Yangon’s CIRCLE LINE

national May 22, 2017 19:00

By SAYAN CHUENUDOMSAVAD
SPECIAL FOR THE SUNDAY NATION

AT Yangon Central Railway Station, steel wheels of the Circle Line Train spin on the rusty tracks, as the train departs on a 46-kilometre journey.



Despite the circular route through 39 stations, the trip only takes passengers about three hours. A countless number of passengers get on and get off, leaving different stories and memories behind. 

Up to 150,000 people ride on Circle Line Trains every day. In fact, the trains go both clockwise – west via Insein, then north to Mingaladon near the airport and back down – or anti-clockwise, via Okkalapa in the east then back via the western side. 

The Yangon Circle Line was part of an idea to connect city dwellers together as city, formerly known as Rangoon, grew. And as the city developed, it has become more and more popular, especially among low-income commuters – its cheap prices have made it a prime form of public transport for ordinary citizens.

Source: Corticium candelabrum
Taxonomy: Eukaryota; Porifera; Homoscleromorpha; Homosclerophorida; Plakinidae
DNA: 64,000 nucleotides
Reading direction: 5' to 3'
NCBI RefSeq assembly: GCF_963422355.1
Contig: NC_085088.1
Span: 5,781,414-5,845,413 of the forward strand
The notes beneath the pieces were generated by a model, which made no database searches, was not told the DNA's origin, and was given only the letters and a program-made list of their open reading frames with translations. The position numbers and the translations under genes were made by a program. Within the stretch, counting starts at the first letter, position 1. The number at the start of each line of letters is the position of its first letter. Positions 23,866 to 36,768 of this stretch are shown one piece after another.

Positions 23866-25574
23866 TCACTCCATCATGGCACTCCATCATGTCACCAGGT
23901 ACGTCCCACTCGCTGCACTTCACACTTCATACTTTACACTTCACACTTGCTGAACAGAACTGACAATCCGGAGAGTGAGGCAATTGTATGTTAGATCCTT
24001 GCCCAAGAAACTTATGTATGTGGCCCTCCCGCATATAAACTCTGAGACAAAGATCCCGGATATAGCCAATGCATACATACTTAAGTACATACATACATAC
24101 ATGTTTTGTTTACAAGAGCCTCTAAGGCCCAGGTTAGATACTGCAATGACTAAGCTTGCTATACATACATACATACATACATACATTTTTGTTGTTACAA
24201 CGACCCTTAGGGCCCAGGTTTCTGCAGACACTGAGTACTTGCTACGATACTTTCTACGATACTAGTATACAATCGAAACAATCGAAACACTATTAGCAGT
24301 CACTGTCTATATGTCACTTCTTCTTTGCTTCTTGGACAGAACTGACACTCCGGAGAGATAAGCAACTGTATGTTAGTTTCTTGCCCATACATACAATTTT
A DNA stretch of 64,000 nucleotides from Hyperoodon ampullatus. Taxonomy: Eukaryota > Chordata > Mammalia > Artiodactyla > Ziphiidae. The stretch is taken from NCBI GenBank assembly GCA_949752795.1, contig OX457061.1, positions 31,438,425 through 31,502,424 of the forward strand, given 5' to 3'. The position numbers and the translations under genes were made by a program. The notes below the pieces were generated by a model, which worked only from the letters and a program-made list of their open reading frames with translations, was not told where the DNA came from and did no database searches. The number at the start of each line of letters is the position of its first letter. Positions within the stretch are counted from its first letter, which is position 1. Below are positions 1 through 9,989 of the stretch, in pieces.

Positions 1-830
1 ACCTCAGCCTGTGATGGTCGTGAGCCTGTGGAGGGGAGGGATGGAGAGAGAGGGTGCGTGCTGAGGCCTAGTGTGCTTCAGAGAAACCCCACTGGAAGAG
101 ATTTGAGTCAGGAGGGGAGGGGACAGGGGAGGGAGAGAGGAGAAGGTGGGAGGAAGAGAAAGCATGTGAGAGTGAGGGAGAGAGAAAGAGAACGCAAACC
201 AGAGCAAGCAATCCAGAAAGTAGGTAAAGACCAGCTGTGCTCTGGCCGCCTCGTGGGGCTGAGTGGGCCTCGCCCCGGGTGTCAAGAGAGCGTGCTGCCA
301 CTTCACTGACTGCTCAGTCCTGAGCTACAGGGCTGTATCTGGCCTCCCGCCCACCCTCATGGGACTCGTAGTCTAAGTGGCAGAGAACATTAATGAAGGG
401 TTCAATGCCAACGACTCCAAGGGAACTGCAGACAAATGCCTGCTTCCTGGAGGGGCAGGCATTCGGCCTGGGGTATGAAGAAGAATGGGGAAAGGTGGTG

The central station has also become a hub for short and long-term residents, who take over some space to live.

By day, the train and the station are crowded with passengers; mobile snack sellers and food traders exchange words while bargaining for cheaper food. 

By night, some people, the homeless included, lay out a mat to spend the night on the station’s floors. Life continues as the trains run around the loop. 

But as the country has emerges from the dark days of dictatorship, Myanmar is rejuvenated with ambition for its rail links, which date back to the colonial era. Around 1880 the British discussed building a first railway route to connect Moulmein to Phitsanulok in northern Thailand. 

Now, Yangon Central Railway Station is set to be renovated more than 70 years after it was built. The 46-kilometre Circle Line connects people in its biggest city. But the country’s new government plans to reconnect with its neighbours, including Thailand. 

Myanmar’s democratically elected government is discussing 5,000 kilometres of railway lines to connect its people with the outside world, including a route from the special economic zone being built in Dawei, in the south, to Kanchanaburi in western Thailand.